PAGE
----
For the Fun of It

By Dr. Eugene Maier

"Few pleasures equal the joy of the mind when it's being put to creative use."—Lewis Lapham.

Dick Feynman, a Nobel prize winner, tells of the time while on the Cornell faculty that physics became drudgery for him. He used to enjoy doing physics and now it was beginning to disgust him. He wondered why. He decided that he once did physics because it was interesting and amusing to play with, and not because someone else thought that what he was doing was important, or that it was advancing the state of nuclear physics. He resolved to recapture his playfulness; to "play with physics Ä without worrying about any importance whatsoever."

A while later he was in the cafeteria when a prankster threw a plate in the air. Feynman noticed the Cornell medallion on the plate going round faster than the plate was wobbling. He was struck by what he observed and decided to see if he could figure out what was going on. He established that the rate of rotation was twice the wobble rate; that is, the plate rotated twice for every time it wobbled up and down. He told a colleague what he had discovered. His colleague found it interesting but questioned its importance and wondered why Feynman was doing it. "There's no importance whatsoever," Feynman replied, "I'm just doing it for the fun of it."

Current programs fostering math reform are criticized by some for their emphasis on making math fun. As one critic, for whom enjoying math class is of no import, maintains: "Math is Ä hard work, requires discipline and lots of practice." Which, without enjoyment, strikes me as a recipe for the affect that afflicted Feynman: drudgery.

To me, the position that enjoying math is of no consequence to the learner is untenable. Hardly anyone would quibble with the statement that, given their druthers, a person will spend their time and energy doing something they enjoy rather than a task that brings no pleasure. Also, learning something well brings a sense of satisfaction—good feelings, if you will—especially if one values what it is one has learned. If a student isn't feeling good about mathematics, they haven't learned much or they are not valuing what it is they have learned. Neither bodes well for a future in which mathematics plays a significant role. The vast hordes of mathophobes and math avoiders abroad in our land didn't get that way because they were feeling good about math. Stanislaw Dehaene, who has studied math cognition extensively, is convinced that children of equal abilities may become excellent or hopeless at mathematics depending on their love or hatred of the subject.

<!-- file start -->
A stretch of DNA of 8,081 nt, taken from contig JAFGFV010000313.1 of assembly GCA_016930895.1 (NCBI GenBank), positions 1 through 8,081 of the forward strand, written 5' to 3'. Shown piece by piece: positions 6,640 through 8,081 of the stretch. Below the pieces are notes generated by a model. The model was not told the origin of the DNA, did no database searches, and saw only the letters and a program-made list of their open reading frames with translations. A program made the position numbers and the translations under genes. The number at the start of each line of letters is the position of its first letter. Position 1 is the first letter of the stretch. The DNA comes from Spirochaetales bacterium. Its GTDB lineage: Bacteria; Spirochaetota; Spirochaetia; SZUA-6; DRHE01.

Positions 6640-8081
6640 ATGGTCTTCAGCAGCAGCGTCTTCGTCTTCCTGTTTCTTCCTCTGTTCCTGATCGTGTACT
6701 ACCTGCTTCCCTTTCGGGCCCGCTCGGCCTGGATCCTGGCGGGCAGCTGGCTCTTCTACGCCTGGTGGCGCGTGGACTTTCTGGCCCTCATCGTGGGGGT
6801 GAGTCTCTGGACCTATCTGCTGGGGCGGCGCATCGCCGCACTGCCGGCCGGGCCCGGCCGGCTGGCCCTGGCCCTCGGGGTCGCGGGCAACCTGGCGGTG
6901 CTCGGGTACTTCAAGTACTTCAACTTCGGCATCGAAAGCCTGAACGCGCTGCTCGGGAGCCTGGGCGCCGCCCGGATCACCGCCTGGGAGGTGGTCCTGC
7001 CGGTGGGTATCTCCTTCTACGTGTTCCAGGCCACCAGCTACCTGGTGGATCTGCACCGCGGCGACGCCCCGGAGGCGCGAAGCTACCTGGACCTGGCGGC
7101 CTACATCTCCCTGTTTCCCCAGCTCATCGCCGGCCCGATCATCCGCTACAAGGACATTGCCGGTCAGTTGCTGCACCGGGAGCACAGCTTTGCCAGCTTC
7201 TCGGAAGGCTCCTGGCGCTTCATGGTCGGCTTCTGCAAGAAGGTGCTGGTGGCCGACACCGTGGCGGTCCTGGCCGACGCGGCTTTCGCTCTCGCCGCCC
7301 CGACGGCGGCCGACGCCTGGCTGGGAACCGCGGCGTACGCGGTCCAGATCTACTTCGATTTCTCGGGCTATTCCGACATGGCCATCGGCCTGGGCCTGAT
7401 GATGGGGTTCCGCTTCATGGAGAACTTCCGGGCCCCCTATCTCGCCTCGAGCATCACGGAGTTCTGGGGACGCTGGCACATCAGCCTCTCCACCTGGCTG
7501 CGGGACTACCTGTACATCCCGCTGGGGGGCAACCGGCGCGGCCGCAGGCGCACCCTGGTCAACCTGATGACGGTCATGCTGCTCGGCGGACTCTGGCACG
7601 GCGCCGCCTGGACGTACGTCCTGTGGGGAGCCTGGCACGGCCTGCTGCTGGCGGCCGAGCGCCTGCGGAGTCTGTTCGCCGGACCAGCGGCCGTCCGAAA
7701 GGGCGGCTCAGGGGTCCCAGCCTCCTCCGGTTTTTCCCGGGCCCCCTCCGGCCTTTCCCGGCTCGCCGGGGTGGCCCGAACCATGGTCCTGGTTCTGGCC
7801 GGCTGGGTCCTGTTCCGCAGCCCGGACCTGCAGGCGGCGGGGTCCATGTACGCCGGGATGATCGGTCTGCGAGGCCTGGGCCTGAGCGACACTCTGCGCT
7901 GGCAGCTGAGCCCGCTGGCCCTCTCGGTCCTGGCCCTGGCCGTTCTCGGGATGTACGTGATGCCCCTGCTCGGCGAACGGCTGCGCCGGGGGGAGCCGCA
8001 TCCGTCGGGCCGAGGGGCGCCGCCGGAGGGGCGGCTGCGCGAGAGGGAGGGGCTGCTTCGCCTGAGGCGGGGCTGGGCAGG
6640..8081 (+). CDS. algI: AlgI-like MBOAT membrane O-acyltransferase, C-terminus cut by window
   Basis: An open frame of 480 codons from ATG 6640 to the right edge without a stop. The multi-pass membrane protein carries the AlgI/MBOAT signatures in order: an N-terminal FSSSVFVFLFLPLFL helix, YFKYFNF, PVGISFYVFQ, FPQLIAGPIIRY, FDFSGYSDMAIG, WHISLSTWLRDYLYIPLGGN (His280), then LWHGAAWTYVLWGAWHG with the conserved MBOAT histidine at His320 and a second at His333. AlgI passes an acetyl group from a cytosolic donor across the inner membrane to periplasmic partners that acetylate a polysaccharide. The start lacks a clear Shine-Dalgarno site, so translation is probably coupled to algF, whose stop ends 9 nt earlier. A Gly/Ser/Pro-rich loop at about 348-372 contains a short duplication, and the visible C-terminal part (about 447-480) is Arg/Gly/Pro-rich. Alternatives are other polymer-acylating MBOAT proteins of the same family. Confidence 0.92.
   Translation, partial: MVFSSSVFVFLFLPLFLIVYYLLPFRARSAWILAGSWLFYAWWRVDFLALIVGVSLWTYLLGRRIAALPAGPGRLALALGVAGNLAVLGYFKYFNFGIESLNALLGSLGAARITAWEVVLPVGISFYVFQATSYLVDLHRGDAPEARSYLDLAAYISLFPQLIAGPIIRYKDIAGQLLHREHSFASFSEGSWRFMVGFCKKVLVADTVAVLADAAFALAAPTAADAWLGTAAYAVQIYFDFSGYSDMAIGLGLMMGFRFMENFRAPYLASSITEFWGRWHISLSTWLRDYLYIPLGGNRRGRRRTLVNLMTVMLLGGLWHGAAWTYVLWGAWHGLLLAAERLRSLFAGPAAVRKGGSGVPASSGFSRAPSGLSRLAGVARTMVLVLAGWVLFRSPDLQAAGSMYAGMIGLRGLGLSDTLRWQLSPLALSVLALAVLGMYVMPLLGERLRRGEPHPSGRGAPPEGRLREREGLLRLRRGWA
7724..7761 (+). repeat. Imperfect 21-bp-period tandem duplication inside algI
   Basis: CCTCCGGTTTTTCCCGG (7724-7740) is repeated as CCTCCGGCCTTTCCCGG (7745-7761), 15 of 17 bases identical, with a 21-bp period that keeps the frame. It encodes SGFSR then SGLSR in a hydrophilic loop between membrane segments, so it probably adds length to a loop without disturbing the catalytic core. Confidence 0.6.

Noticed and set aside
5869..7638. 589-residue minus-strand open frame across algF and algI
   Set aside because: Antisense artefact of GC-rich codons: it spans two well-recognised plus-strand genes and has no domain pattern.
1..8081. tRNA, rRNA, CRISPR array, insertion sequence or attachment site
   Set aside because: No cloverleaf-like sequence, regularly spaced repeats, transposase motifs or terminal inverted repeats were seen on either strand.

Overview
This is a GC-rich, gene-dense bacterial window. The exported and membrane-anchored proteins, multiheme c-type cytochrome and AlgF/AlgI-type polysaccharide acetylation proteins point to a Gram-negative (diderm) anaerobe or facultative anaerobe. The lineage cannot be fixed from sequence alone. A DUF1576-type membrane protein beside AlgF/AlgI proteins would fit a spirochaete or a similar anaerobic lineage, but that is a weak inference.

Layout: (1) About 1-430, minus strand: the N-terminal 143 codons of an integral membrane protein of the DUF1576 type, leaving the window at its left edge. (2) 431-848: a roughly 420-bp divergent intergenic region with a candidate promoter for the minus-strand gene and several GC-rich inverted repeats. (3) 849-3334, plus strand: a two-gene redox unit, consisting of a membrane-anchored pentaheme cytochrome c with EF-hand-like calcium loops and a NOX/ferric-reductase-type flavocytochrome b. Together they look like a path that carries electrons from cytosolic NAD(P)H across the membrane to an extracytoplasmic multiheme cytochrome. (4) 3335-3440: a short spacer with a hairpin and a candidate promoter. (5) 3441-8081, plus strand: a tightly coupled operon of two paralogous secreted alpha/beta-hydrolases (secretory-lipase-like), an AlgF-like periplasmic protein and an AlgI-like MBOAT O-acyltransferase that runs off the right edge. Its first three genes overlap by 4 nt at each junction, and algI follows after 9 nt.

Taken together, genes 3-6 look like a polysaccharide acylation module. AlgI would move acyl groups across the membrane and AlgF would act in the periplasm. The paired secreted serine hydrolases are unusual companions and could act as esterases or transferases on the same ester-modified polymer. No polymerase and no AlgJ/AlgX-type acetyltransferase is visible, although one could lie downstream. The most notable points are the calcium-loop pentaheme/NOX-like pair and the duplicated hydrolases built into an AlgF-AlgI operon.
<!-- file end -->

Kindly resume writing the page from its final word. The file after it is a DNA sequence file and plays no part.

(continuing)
One can slog one's way through a math class, get a passing grade and not enjoy it at all. But it's questionable whether one has accomplished anything beyond meeting a math requirement. It's also true that one can have a lot of fun in math class and not learn anything. But that's not the point. The point is that feeling good about math is—in mathematical parlance—a necessary, but not sufficient condition, that effective learning is taking place. It's a consequence of learning and not a guarantee for learning. Rather than fretting about programs that seek to make math fun, one ought to be concerned about mathematics classrooms in which nobody is having any fun.

For many folk, learning math requires diligence, but it doesn't have to be drudgery. Enjoying what one's doing, doesn't mean one isn't working hard. The more students find pleasure and satisfaction in their learning, the more industrious and successful they become. Thus, the classroom environment ought to be conducive to having fun. While I know of no way to create a setting which guarantees fun for everyone—what's fun is a subjective matter—one can provide a setting which doesn't preclude it.

A first step is to remember that students are human beings and not calculating machines. Human beings have an innate intuition for numbers and space; they are capable of introspection, relish creativity and have emotions which are linked to all that befalls them. Instruction that builds and informs students' intuitive knowledge, connects with and extends their existing understanding, allows them to exercise their creativity, and provides interesting problems for their consideration, has a much greater chance of leading to a pleasurable—and, in the long run, more productive—learning experience than any amount of drill on facts and procedures learned by rote. Despite his colleague's skepticism, Feynman continued working on his wobbles. One thing led to another and before long he was involved in his prize-winning work on the motion of elementary particles. "ƒthe whole business I got the Nobel Prize for," Feynman reports, "came from that piddling around with the wobbling plate." Just for the fun of it.